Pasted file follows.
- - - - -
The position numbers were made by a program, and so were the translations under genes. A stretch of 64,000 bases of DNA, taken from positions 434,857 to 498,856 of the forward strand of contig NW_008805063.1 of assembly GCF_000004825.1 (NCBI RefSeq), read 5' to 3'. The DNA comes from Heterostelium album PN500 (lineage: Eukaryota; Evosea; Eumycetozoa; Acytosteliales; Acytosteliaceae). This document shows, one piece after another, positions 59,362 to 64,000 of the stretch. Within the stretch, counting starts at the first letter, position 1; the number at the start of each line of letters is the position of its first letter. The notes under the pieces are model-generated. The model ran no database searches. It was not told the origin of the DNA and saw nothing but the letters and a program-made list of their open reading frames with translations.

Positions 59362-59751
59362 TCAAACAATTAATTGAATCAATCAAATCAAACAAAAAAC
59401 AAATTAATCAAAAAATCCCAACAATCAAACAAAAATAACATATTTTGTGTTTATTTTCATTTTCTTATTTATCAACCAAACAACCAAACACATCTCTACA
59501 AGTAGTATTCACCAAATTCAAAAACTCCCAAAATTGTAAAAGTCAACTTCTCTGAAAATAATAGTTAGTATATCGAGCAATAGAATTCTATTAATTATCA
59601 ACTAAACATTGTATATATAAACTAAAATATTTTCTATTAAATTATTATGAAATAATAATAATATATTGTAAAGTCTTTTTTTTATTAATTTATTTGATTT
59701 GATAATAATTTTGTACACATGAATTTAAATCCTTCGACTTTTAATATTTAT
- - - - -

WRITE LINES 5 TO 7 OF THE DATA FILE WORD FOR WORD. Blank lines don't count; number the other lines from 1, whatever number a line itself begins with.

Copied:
59501 AGTAGTATTCACCAAATTCAAAAACTCCCAAAATTGTAAAAGTCAACTTCTCTGAAAATAATAGTTAGTATATCGAGCAATAGAATTCTATTAATTATCA
59601 ACTAAACATTGTATATATAAACTAAAATATTTTCTATTAAATTATTATGAAATAATAATAATATATTGTAAAGTCTTTTTTTTATTAATTTATTTGATTT
59701 GATAATAATTTTGTACACATGAATTTAAATCCTTCGACTTTTAATATTTAT